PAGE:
More knowledge needed to better understand women's health, says medical doctor

Women's bodies are different from men's. We need more knowledge to better understand women's health, says medical doctor and Professor Johanne Sundby. She finds support in a new report on the same topic.

Are women more ill than men are? And are women affected by other types of diseases? Are women's health subject to fewer studies? Kilden genderresearch.no has just launched the report Hva vet vi om kvinners helse? ('What do we know about women's health?') in collaboration with Norwegian Women's Public Health Association. The report is the result of the pilot project Kvinnehelseportalen.no ('Women's health portal'), and sheds light on some of these questions.

"The aim of the report is to create a foundation for an online portal that documents and communicates Norwegian research on women's health and health-related gender differences," says Anne Winsnes Rødland, adviser at Kilden genderresearch.no and the author behind the report.

"By gathering and disseminating research based knowledge and drawing attention to the knowledge gaps, such a portal may contribute to ensuring an equal health service for both men and women."

Missing gender perspectives

"Women's bodies are different than men's. We need more knowledge to better understand women's health," says Johanne Sundby.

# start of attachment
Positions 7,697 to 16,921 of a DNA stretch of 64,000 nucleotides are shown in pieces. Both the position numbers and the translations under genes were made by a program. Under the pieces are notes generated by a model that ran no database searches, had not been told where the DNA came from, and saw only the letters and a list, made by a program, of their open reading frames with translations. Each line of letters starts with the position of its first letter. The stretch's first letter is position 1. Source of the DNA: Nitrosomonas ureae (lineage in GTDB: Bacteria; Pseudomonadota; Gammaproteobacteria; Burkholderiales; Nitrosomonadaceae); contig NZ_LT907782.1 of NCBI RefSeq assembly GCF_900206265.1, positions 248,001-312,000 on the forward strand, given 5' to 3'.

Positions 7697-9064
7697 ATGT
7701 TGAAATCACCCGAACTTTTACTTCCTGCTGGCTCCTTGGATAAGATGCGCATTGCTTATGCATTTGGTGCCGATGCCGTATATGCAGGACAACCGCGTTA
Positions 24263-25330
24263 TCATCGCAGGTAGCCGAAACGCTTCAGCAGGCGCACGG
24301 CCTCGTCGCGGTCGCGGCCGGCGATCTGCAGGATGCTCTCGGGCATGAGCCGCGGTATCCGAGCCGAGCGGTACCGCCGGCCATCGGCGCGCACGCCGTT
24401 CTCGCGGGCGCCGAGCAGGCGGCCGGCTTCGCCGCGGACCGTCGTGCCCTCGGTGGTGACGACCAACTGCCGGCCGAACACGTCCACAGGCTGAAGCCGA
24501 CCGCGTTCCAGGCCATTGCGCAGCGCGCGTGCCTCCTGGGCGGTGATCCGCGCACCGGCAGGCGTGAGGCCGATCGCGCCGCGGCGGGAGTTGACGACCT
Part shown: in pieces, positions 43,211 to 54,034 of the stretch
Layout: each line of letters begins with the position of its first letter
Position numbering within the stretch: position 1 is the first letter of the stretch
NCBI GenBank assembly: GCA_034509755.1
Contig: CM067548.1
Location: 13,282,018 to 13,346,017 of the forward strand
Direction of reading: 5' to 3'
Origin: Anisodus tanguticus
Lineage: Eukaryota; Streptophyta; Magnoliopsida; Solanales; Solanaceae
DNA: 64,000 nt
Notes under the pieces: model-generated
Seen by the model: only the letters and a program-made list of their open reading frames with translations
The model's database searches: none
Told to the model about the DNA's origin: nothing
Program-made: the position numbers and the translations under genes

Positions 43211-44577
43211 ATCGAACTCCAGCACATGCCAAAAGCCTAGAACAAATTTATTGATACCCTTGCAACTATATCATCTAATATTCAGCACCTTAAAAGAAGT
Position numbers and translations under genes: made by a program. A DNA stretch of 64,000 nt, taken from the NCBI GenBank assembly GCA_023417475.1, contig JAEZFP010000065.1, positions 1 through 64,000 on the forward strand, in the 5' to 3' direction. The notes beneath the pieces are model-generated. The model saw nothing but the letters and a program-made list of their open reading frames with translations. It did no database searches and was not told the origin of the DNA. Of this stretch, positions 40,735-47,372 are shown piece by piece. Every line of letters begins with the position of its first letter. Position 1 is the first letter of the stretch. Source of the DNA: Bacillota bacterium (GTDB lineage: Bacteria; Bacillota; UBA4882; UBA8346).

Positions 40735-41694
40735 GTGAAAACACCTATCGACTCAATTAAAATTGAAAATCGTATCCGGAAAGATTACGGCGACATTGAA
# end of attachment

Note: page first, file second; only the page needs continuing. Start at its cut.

Sundby is a medical doctor and professor at Department of Community Medicine and Global Health at the University of Oslo, and she is a member of the project's resource group. Her areas of expertise are women's health and reproductive health, and in 1999 she led the work with the White Paper Kvinners helse i Norge ('Women's health in Norway'). "The White Paper uncovered major gaps when it comes to gender specific knowledge and gender perspectives in medical research," she says.

"First of all, we documented that very few medications are tested on women, and that we know little about the use of medications during pregnancy despite the fact that chronically ill women choose to give birth. Moreover, we do not yet know why women are more away on sick leave and are more often incapacitated than men are. There has also been relatively little research on women's mental health."

In 2003, the Norwegian government created a women's health strategy and initiated several measures. Among other things, a center for women's medical research was established at Oslo University Hospital, and new guidelines were drawn for including both genders in research.

According to Sundby, there are nevertheless major knowledge gaps, and several areas related to women's health do not receive sufficient attention.

"In addition to the fact that knowledge about women's health needs to be based medically on women's physiology, we need to look at women's place in society and know more about how women's lives affect their health," she says. Majority of chronically ill are women